How to pick the correct off-road tyres for your rig.
FITTING THE CORRECT TYRES TO YOUR 4X4 IS ONE OF THE MOST IMPORTANT TOURING DECISIONS YOU’LL MAKE.
TYRE performance takes on a whole new meaning when it’s applied to off-road four-wheel drives. Grip on wet and dry roads is important, but it’s stuff like puncture resistance, off-road grip (in sand and mud and everything in between) and load ratings that can make or break a 4WD tyre.
However, it can be a tough call when it comes time to replace your 4WD’S standard rubber with something a bit more flash. For starters, how four-wheel drive tyres are classified is confusing. There could be simple, general ways of defining tyre types, such as on-road, off-road and heavy-duty off-road, but it’s not that simple.
Many tyre manufacturers provide some kind of indication of a tyre’s abilities (for example, with star ratings or percentage of use on- and off-road), but because there is no standardised rating system, brands can’t be compared or relied on.
So, 4WD tyres are broadly grouped in three categories: Highway Terrain, All Terrain and Mud Terrain. Then there is the matter of Mud and Snow tyres, as well as Passenger construction and Light Truck construction tyres.
Highway Terrain (H/T) tyres are the lightest in construction and the quietest and the smoothest to drive on. These tyres, with a tread pattern much like a car tyre, are also usually the best for tarmac traction. H/T tyres are fitted to most new 4x4 wagons and some 4x4 utes as standard because they are often cheaper to produce than other tyres. As most new 4WD owners don’t go off-road, H/T tyres score well in the around-the-block test-drive for their smoothness. So, it’s a no-brainer that H/T tyres are the pick of almost all 4WD manufacturers.
Not only do H/T tyres have the lightest construction and most car-like tread pattern, they have a higher speed rating and lower load rating. They are ‘Passenger-rated’ tyres for this reason. If you have a 4x4 that’s used mainly on paved roads (with the occasional foray onto forest tracks) then it makes sense to use an H/T tyre.
Many OE tyres don’t have great grip, so when it’s time to replace them you usually have a wide choice of better tyres
A/TS are best for when you mix urban driving with the occasional off-road trip
to choose from. It’s also easier to find a direct replacement tyre when your vehicle has an odd tyre size or – in rare cases – is a large diameter tyre in, say, the 19- to 22-inch range.
All Terrain (A/T) tyres are the next step up from H/TS for off-roading. A/T tyres are usually built stronger and have better tread patterns for hitting the tracks, and they are the best compromise for when you mix urban driving with the occasional off-road trip. Depending on the specific tyre, it may be noisier and offer less on-road grip than an H/T tyre.
A/T tyres take in the middle ground, with typically a lower speed rating than an H/T – often around a T to H rating (see Speed Need, opposite page) – but have a higher load rating. However, not all A/T tyres are built equally tough, because tyre manufacturers design them according to what they believe is important. Some will have a tread pattern and carcass construction close to that of an H/T tyre, while others will have a stronger carcass and chunky tread similar to a Mud Terrain (M/T) tyre.
The way to tell if an A/T tyre is worth buying for off-roading is to check the number of plies (layers in the sidewall and tread area) it has compared with an H/T tyre. The A/T should also have a more pronounced and open tread pattern.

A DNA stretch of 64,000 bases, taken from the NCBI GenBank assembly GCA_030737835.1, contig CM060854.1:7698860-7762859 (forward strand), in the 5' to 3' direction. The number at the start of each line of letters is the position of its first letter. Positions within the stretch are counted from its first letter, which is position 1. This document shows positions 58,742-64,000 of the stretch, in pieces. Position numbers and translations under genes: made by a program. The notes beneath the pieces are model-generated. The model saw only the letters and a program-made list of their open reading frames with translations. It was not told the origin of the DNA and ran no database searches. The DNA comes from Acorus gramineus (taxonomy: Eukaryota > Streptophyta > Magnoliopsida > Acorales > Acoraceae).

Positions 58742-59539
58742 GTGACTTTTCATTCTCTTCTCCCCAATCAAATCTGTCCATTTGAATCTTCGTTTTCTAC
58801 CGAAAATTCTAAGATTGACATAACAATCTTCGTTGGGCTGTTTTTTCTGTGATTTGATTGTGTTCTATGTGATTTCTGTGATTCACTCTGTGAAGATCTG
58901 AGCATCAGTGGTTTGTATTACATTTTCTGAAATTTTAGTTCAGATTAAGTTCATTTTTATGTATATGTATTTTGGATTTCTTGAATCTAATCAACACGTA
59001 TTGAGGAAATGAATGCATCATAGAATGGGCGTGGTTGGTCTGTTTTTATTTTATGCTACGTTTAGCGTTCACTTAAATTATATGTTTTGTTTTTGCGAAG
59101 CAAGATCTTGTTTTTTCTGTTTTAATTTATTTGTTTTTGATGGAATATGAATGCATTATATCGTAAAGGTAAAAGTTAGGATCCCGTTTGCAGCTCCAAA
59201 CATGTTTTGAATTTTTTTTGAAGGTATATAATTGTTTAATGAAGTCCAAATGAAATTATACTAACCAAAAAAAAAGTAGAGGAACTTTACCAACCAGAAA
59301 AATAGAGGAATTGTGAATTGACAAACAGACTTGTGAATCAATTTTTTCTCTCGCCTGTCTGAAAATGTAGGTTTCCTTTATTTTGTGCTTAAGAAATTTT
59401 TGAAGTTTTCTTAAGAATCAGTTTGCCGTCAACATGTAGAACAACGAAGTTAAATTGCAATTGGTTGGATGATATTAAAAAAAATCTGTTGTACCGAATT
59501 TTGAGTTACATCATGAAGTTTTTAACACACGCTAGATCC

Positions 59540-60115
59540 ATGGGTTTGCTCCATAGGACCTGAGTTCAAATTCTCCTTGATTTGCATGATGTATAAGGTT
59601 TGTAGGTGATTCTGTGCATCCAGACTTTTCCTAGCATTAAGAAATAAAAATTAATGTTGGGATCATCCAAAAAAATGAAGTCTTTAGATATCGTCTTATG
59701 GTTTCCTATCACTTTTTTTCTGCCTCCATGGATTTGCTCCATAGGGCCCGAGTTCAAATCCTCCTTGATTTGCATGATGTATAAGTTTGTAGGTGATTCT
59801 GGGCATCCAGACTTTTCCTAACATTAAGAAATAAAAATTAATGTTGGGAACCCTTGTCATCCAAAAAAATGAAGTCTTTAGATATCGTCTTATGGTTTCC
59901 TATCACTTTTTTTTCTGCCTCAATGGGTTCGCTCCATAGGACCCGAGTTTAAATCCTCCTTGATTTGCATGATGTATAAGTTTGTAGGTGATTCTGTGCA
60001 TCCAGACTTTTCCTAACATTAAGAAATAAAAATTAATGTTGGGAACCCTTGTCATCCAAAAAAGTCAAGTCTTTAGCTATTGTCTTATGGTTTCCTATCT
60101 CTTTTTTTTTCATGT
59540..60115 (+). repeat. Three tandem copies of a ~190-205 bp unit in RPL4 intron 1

This is where Light Truck (LT) construction comes in – A/T tyres better for off-roading will have the LT designation. LT tyres have a stronger carcass so that they can meet the load requirements of light trucks. Even utes with a one-tonne (or more) payload have them as standard, so the tyres will handle the carrying capacity without popping a tyre. If you look at any new ute, you’ll see that an LT tyre doesn’t necessarily have an off-road tread pattern.
LT tyres can vary in toughness. The best way to tell is to see how many sidewall plies the tyre has – usually four plies in the tread area and two in the sidewalls is a good start. Eight- or 10-ply ratings are best for resisting stone damage and sidewall staking.
A Light Truck All Terrain tyre is the best all-round tyre for a 4x4, as it will do plenty of kilometres as an off-road tourer. As a bonus, in a 4x4 A/T pattern, they tend to have deep tread, so they last longer and have far better mud-clearing properties and puncture resistance than an H/T tyre.
M/T tyres (the heaviest and strongest construction, with a blocky, deep tread pattern) have a low speed rating and a high load rating. Their tread pattern is designed for muddy off-road conditions and, while they offer good grip in other off-road situations such as rock shelves, they are not the best for sand driving. On the road, M/T tyres can be noisy and harsh, and they don’t provide the same level of handling or grip as A/T or H/T tyres. The M/T’S extra rolling resistance also causes increased fuel consumption. It’s no wonder the M/T is favoured for competition trucks.
For heavy-duty off-roading, LT M/T tyres are the ultimate choice, as their heavy construction provides good puncture resistance.
Mud and Snow tyres should have better traction in snow, but ‘M+S’ (or M/S) just indicates tread pattern. For tyres to be marked as Mud and Snow, they must have outer tread grooves that lead into the centre of the tread. The ‘M+S’ marking also indicates at least 25 per cent of the tread area is an open tread pattern.
With tyres, it’s a shame you can’t try before you buy, but that’s the same with most consumables. At least with this guide, you’ll be able to go in with eyes wide open.